Full-service restaurant operators still have time to become early adopters of automation technology and reap the advantages.

Within the restaurant industry, there has been a rapid push toward incorporating automation technology. Quick-service restaurants and fast-casual businesses have adopted automation rather quickly via inventory tracking, cash register transactions, and food safety monitoring, while full-service restaurants are still easing into the adjustment. These early full-service adopters, however, can spend more of their time focused on revenue-generating activities by letting the technology drive more of their day-to-day operations.

Take Your Time” vs. “The Time You Take”

According to NRA’s 2015 Restaurant Industry Forecast, 95 percent of consumers say good service is a key point of consideration when choosing a table service restaurant. More often than not, the difference between good and bad service is timing. Full-service restaurants host consumers with a broader expectation of timeliness, but no matter where a patron falls on the spectrum of preferred service, it’s in the best interests of the business to maximize profit per table. That said, there are two approaches to doing so: quantity and quality. On one hand, a server can turn tables quickly to maximize the number of customers hosted in a day—quantity. On the other hand, providing great customer service and enhancing the patrons experience can also be profitable—quality. The key is to judge which approach is best for your business, or for a particular customer. When training staff, managers can use strategic video monitoring to keep a pulse on what’s working best—quantity, quality, or a combination of the two.

The best full-service restaurants often conduct frequent, intensive sales trainings with standard operating procedures to make certain that all of the staff is on the same page. Leveraging automation and video enables the owner to determine whether techniques such as strategic selling or appropriate table-side check-ins are occurring. This efficiency allows owners to spend more time on other revenue drivers, such as generating demand and driving customers to the establishment.

Get to the Meat of Your Variable Cost

In addition to time, consumers expect quality products from a full-service restaurant. From a business owner’s perspective, this means that inventory management is especially important. For example, before getting to your customer's plate, a steak filet will make many pit stops: from the refrigerator, to the prep station, back to the refrigerator, to the grill, to resting off the grill, to the plate, and finally to the table.

Naturally, there are going to be instances in which something in the process goes awry. Consider a recent report from the National Restaurant Association which found that 10 percent of food purchased by a restaurant or foodservice operation is discarded before ever reaching guests. The key to avoiding inventory management-related shrink is to diagnose where the system is breaking down and to address it at quickly as possible.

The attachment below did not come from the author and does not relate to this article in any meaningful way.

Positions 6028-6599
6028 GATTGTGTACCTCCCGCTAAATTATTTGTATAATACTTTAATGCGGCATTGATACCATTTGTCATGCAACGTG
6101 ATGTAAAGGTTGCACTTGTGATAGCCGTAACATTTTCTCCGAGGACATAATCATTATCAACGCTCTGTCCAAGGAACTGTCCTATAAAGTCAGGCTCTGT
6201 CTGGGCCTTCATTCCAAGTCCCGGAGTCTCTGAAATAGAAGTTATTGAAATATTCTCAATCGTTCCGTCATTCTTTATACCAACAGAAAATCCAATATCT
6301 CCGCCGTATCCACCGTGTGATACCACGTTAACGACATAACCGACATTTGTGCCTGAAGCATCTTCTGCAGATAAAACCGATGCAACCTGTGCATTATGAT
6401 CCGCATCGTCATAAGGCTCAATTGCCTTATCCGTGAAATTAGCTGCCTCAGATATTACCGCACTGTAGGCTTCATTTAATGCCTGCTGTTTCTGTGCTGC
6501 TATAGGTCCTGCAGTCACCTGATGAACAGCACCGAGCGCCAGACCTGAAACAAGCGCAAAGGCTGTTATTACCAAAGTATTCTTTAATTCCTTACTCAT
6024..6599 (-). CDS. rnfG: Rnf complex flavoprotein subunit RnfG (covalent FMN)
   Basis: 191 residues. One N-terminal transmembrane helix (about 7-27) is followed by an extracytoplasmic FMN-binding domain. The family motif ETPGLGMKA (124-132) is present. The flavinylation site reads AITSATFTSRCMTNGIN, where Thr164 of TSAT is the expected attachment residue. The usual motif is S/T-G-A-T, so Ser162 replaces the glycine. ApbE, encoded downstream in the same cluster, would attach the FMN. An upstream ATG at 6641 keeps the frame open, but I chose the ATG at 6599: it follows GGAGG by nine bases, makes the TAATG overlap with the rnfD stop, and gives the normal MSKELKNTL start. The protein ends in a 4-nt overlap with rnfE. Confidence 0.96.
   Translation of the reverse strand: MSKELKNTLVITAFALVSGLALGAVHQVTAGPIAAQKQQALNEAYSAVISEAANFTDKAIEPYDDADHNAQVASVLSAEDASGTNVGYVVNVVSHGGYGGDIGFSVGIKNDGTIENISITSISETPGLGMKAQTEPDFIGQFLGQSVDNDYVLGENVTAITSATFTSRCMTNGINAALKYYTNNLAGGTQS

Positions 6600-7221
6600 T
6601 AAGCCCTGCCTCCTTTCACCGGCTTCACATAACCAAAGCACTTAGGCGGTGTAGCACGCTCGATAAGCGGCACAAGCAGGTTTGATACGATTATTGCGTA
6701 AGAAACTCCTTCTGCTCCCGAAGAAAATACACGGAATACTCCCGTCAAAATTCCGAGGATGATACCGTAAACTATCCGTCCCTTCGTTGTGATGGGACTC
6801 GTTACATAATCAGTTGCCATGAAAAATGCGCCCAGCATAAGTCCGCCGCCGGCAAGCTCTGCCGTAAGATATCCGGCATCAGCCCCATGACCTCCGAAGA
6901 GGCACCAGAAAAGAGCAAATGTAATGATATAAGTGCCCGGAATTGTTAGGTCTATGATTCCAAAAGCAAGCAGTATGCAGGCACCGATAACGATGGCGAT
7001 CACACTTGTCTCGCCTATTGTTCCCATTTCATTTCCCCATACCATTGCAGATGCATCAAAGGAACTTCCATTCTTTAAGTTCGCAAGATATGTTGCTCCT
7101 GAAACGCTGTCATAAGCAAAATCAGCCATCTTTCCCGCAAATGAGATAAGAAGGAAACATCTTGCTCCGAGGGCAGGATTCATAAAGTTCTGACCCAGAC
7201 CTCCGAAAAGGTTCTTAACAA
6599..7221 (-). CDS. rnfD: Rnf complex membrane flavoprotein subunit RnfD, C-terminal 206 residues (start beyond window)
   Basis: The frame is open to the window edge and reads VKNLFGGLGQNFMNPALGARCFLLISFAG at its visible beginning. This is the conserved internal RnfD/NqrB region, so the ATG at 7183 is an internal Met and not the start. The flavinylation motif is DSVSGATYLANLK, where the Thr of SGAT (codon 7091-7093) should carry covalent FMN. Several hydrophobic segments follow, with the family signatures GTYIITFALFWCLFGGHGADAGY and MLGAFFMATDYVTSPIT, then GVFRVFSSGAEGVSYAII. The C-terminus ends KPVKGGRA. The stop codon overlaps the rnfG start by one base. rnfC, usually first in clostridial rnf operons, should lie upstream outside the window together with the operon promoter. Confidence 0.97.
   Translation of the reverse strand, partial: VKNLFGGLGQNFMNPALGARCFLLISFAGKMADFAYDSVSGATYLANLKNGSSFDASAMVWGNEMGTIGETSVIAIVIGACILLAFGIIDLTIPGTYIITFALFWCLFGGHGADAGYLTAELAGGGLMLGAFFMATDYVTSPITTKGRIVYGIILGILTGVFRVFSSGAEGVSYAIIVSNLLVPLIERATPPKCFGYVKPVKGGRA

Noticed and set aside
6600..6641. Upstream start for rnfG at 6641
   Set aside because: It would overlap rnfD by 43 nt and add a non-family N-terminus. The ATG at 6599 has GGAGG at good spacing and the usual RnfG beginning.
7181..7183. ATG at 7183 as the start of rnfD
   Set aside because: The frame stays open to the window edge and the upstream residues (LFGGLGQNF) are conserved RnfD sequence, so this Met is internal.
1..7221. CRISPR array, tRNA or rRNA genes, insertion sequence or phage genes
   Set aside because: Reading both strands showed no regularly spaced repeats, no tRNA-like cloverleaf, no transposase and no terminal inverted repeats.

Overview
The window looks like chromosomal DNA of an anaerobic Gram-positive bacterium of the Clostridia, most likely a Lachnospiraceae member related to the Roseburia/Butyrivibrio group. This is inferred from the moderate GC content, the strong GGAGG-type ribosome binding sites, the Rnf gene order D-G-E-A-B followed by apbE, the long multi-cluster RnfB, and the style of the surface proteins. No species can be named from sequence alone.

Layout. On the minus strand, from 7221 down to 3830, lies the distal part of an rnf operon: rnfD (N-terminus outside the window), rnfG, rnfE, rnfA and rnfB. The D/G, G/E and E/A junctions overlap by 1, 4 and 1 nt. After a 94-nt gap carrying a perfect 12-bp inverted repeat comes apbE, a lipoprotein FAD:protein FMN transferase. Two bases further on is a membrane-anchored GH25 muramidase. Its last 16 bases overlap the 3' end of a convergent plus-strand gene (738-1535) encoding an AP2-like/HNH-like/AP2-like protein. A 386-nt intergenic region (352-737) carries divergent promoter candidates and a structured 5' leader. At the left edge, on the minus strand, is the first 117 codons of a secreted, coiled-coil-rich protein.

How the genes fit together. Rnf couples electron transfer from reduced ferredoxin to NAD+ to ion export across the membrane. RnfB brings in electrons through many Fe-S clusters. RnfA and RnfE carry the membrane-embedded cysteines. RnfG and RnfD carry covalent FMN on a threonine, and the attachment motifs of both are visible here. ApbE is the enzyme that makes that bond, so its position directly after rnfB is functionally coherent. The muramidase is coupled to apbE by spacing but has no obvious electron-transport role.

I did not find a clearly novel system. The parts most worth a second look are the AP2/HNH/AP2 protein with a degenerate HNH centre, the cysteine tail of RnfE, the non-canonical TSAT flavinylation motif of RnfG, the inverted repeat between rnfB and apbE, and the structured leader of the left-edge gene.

Video monitoring, in combination with appliance sensors, are crucial to automating inventory management. Sensor data can connect a dip in refrigerator temperature with video footage of an employee accidentally leaving the door open, or faulty lining preventing the door from properly closing. The right technology can make or break your customer experience, and save your restaurant’s reputation.

Cue the Mood Music

Full-service restaurants also have basic ambiance and environmental nuances that define the restaurant’s atmosphere. Referencing a 2014 study from Technomic, “91 percent of [full-service restaurant] patrons say that an appealing ambiance influences their decision to visit a particular restaurant.” Small details such as lighting, music, and decor are all differentiators that set the tone for a customer’s dining experience. With automated lighting and thermostats, business owners can easily program and adjust environmental triggers to manage and control the ambiance of their establishments. For instance, an owner can schedule the thermostat to increase the temperature after sunset to maximize customer comfort, or cue the lights to shine brightly during the day. Not only can these adjustments be used in a single-location restaurant—business owners who oversee multiple locations can use this automation to ensure they are providing an enhanced, consistent experience at all of their establishments.

The needs of a restaurant are solely dependent on their priorities. No matter your objective, however, there’s tremendous value in leveraging ADT Pulse and its suite of automation solutions to maximize your business results.

The opinions of contributors are their own. Publication of their writing does not imply endorsement by FSR magazine or Journalistic Inc.

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